3 Complementary and Integrated Medicine Research Unit, Primary Care and Population Sciences, Faculty of Medicine, University of Southampton, Aldermoor Health Centre, Aldermoor Close, Southampton SO16 5ST,United Kingdom

E-mail address: nicola@nicolabrough.com

Contact the Craniosacral Therapy Group

For further information about the Craniosacral Therapy Group please contact: Karen Elsworth - Craniosacral Therapy Group Liaison Officer for ACPEM

karenelsworth@hotmail.com

 

Are we credible or just incredible?!1-day study day

with Nicola Brough (RCST, BCST, MPhil)

  Saturday 3rd October 2015 in Chedworth Village Hall.

Nicola is currently a doctoral candidate based at Warwick Medical School, practising complementary medicine for over 14 years, working, among other things, as a craniosacral therapist.

This will be a day of theory and practical learning, looking at current CST literature, Nicola’s published paper and her research so far on a therapy specific outcome measure for Craniosacral Therapy with Q&A.

 

Nicola is in the process of developing a therapy specific measure for CST based on the findings of her qualitative study. 

 

Opportunities to be involved in the current research study

She is looking for some practitioners to offer some feedback on the draft measure in the format of a focus group and will also be asking if some people who may be interested in being part of a focus/testing group for the further development of this valuable tool which will form part of her PhD thesis.

 

It would involve us looking at a form prior to the meeting, making some comments on a feedback form and been willing to discuss it during the group session.  The session would be audio taped and the data collected would be used for analysis as part of the research process.

 

Biography

Nicola Brough. MPhil, RCST, BCST, RMT, ITMC

Nicola undertook her training at the Southern School of Natural Therapies in Melbourne, Australia and at the Karuna Institute in Devon, UK.  She is qualified in numerous therapies including Bowen therapy, reflexology, reiki and craniosacral therapy.  She has experience of working with adults and families with complex needs.  Nicola has an MPhil from the University of Warwick since undertaking a qualitative study in 2012.  Recent publication includes "Perspectives on the effects and mechanisms of CST: A qualitative study of users' views" Brough et al. (2014) European Journal of Integrated Medicine, DOI: 10.1016/j.eujim.2014.10.003.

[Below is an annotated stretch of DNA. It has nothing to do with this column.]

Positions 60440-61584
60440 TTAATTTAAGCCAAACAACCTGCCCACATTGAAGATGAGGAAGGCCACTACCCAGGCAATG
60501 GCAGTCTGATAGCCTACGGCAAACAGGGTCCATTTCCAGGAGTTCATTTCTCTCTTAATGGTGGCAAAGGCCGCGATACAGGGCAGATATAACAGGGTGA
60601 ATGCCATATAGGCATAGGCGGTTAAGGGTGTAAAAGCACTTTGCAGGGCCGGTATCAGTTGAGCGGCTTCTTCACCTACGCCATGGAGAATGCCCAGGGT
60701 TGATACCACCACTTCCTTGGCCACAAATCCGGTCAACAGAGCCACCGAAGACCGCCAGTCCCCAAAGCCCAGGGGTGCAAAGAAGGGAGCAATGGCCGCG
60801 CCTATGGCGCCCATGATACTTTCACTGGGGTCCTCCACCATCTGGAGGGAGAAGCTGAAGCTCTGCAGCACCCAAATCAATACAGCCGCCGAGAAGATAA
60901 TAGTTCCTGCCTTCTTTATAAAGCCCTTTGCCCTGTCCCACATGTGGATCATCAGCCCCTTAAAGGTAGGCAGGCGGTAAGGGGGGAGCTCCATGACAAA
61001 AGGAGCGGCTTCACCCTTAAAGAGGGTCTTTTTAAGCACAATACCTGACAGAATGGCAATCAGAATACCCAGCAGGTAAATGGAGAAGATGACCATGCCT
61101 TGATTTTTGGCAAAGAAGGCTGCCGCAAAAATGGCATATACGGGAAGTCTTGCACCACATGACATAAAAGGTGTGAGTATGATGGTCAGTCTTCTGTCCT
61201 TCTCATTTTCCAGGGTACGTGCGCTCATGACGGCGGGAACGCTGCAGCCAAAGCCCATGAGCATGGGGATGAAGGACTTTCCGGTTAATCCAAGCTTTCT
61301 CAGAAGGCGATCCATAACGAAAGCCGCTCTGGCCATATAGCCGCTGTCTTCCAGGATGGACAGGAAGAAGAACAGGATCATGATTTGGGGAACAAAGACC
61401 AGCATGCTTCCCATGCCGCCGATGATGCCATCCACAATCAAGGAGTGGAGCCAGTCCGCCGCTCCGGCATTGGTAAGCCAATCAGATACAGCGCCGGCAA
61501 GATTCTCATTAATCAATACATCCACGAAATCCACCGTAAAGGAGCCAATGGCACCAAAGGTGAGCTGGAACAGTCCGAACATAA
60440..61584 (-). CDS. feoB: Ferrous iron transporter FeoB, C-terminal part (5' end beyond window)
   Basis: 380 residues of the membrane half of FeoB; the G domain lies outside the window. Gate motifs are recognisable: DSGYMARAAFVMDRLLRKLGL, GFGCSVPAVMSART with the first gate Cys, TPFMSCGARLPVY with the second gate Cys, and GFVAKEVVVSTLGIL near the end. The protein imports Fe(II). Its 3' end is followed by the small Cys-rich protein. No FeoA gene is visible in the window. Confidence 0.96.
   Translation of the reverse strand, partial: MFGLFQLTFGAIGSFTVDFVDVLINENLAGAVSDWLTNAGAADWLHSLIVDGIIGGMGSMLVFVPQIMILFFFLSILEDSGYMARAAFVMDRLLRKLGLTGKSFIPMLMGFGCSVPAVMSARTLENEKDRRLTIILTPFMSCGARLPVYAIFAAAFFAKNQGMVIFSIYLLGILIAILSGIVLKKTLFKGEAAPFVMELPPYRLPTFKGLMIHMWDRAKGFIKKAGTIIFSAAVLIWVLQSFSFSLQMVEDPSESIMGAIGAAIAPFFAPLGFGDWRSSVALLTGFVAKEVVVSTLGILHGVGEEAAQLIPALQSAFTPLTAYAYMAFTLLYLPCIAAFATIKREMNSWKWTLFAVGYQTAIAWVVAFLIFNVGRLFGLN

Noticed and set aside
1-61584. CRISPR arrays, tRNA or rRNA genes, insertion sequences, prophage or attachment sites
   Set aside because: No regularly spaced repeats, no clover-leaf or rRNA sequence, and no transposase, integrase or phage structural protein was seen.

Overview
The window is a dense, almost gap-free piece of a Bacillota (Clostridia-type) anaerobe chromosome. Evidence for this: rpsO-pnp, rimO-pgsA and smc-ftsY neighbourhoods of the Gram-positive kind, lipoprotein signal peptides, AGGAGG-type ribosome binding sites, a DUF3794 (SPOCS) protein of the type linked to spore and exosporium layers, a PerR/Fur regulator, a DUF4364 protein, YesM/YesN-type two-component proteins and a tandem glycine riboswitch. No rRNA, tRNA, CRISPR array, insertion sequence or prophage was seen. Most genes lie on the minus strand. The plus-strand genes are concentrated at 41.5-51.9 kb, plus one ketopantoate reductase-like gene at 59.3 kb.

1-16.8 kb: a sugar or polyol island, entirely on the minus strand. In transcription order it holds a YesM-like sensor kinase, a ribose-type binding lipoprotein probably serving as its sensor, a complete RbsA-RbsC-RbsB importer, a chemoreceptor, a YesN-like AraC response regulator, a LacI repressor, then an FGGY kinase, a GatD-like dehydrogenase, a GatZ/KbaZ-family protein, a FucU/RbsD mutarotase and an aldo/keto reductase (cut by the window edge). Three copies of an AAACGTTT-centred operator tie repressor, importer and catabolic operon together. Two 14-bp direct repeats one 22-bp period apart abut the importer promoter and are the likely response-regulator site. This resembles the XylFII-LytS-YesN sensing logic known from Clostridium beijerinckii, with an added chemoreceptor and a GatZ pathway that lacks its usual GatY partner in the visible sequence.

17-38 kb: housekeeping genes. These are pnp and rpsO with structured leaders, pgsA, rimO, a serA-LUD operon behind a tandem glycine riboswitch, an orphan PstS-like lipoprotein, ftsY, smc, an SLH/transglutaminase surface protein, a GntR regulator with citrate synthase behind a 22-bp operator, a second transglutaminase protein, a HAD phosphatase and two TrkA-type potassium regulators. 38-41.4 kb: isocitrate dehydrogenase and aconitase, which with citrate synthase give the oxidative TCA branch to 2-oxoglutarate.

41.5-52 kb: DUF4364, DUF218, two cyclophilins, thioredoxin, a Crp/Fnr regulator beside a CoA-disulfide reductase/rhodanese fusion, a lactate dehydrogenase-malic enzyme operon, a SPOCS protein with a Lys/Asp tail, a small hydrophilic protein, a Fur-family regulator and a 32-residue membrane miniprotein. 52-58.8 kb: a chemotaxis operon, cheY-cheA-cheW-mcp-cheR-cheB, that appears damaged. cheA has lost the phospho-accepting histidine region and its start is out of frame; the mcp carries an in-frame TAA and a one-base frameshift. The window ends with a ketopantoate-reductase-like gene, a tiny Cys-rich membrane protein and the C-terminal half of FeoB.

Contact: Email: n.brough@warwick.ac.uk or visit www.nicolabrough.com Tel: 07960 46853

Course information:

This course is arranged by the CSTG (Craniosacral Therapy Group (a special interest group of physiotherapists))

Where: It takes place in the idyllic Chedworth Village Hall, Fields Road, Chedworth, Cheltenham, Gloucestershire GL54 4NQ, Drive: 2 1/2 hr from London. Accessible from M5, M4 and M40. Near Bristol Airport and Cheltenham Station. 

Breakfast and lunch is included. There are no local shops nearby.

When: Breakfast 9.00. Course start: 9.30 - finish 17.00.

Price: £60 for members (CSTG) and £75 for non-members. Food is included for all.

This course counts towards CPD with 6 hrs learning (includes practicals).

For more information please contact: sueteague1@hotmail.com

 

study day report 2014

 

September 2014 Penny's Letter to Members

Dear CSTG Member

It’s a beautiful mild autumn week here in the Scottish Borders and I am taking this opportunity to bring you up to date with some developments within our committee structure and to pass on some news of our activities.

First of all – after 5 years ‘at the helm’ initially as Chair of CTACP and then working as Liaison Officer when we became the Craniosacral Therapy Group within ACPEM – I have this year decided to hang up my hat and say goodbye to committee work. I have found working as a committee member a satisfying extension to my growing experience as a Craniosacral Therapist and also in my explorations around the links between physiotherapy and craniosacral therapy

I am now within two years of reaching the end of my seventh decade (!) and I decided this year to relinquish my CSP registration and to focus on my craniosacral therapy work for a few years – so it really does feel like a semi-retirement! However I do have sufficient interest from my client base to enjoy my craniosacral therapy work and to continue developing my therapy work with animals

My decision to stand down has meant that our committee is smaller! We are now working to share committee tasks suitably amongst everyone who remains: